Tax Reform Law – Significant Changes Affecting Business
The new tax reform law, commonly called the “Tax Cuts and Jobs Act” (TCJA), is the biggest federal tax law overhaul in 31 years, and it has both good and bad news for taxpayers.
Below are highlights of some of the most significant changes affecting business. Except where noted, these changes are effective for tax years beginning after December 31, 2017.
Tax Cuts and Jobs Act
- Replacement of graduated C-corporation tax rates ranging from 15% to 35% with a flat rate of 21%
- Repeal of AMT for C-corporations.
- New 20% qualified business income deduction for owners of flow-through entities (such as partnerships, limited liability companies and S corporations) and sole proprietorships — through 2025. This is a highly complex provision with many limitations and nuances. Individuals and trusts with an ownership interest in any non-C corporation business should meet with their tax advisor soon to make sure their business is situated to maximize the deduction for 2018.
- Doubling of bonus depreciation to 100% and expansion of qualified assets to include used assets — effective for assets acquired and placed in service after September 27, 2017, and before January 1, 2023
- Doubling of the Section 179 expensing limit to $1 million and an increase of the expensing phaseout threshold to $2.5 million
- Other enhancements to depreciation-related deductions
- New disallowance of deductions for net interest expense in excess of 30% of the business’s adjusted taxable income (exceptions apply). This is another new provision that has traps for the unwary. Business that are highly leveraged should meet with their tax advisor to understand how this provision may affect their tax liability.
- New limits on net operating loss (NOL) deductions.
- Excess business losses for trusts and individuals are no longer available to offset non-business income and are treated as net operating losses.
- Elimination of the Section 199 deduction, also commonly referred to as the domestic production activities deduction or manufacturers’ deduction — effective for tax years beginning after December 31, 2017, for noncorporate taxpayers and for tax years beginning after December 31, 2018, for C-corporation taxpayers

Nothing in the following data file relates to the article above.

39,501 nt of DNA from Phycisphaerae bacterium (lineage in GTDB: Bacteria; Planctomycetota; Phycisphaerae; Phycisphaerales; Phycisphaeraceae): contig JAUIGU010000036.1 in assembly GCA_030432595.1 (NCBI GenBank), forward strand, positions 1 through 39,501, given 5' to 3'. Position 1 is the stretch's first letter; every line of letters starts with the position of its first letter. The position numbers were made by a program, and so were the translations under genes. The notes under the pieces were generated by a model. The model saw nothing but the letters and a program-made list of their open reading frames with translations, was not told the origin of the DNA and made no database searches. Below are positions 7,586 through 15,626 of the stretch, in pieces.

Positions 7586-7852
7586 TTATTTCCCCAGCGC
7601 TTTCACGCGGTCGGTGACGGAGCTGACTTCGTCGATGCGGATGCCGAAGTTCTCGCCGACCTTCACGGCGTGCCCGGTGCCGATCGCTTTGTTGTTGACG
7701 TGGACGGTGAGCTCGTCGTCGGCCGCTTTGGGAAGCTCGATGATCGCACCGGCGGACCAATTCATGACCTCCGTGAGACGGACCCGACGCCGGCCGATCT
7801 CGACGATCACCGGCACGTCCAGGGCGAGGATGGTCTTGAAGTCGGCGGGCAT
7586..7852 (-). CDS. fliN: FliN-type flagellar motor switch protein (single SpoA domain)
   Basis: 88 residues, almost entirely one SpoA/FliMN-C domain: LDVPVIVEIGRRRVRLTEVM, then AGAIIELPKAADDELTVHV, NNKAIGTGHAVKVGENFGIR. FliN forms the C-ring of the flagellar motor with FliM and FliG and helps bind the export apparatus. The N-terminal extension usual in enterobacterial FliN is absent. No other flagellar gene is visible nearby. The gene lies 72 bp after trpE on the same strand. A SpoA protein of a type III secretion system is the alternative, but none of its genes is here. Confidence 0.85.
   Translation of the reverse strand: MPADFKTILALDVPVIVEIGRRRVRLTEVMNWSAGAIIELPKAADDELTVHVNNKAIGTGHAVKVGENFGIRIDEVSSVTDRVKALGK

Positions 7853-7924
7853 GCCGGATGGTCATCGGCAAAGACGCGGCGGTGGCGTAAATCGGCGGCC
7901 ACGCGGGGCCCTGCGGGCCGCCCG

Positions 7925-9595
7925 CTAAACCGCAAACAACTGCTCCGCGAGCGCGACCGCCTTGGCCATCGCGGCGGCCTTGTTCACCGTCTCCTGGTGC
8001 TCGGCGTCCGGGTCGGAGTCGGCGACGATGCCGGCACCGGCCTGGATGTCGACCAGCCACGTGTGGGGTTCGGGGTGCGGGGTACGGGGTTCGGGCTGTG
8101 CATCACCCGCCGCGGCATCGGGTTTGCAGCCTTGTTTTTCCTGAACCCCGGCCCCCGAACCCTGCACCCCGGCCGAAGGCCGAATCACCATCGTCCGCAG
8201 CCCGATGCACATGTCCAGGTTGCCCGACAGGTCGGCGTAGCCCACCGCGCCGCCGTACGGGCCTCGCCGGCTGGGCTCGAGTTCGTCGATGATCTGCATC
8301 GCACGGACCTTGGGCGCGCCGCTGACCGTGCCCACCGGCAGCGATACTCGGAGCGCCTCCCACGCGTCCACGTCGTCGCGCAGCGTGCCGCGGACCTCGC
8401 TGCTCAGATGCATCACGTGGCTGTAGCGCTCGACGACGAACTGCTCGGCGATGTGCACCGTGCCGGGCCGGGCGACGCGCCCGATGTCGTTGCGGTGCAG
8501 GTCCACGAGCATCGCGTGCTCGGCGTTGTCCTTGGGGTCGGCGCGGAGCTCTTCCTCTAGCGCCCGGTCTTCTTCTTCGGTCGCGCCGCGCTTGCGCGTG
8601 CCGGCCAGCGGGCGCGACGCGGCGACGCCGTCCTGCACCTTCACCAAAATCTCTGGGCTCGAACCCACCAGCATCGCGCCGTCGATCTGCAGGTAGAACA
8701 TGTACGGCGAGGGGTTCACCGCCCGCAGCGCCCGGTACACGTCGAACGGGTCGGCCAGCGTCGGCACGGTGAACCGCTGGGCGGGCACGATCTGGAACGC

- Changes the revenue threshold from average gross receipts for the three previous tax years of $10 million to $25 million:
- Businesses are required to use the accrual method of accounting;
- Businesses are required to capitalize certain non-direct costs under Section 263A;
- Businesses with long-term contracts are required to use the percentage of completion;
- New rule limiting like-kind exchanges to real property that is not held primarily for sale.
- New tax credit for employer-paid family and medical leave — through 2019
- New limitations on excessive employee compensation
- New limitations on deductions for employee fringe benefits, such as entertainment and, in certain circumstances, meals and transportation
More to consider
This is just a brief overview of some of the most significant TCJA provisions. There are additional rules and limits that apply, and the law includes many additional provisions. Contact your Cornwell Jackson tax advisor to learn more about how these and other tax law changes will affect you in 2018 and beyond.
Scott Allen, CPA, joined Cornwell Jackson as a Tax Partner in 2016, bringing his expertise in the Construction and Oil and Gas industries, and 25 years of experience in the accounting field. As the Partner in Charge of the Tax practice at Cornwell Jackson, Scott provides proactive tax planning and tax compliance to all Cornwell Jackson tax clients. Contact him at Scott.Allen@cornwelljackson.com or 972-202-8032.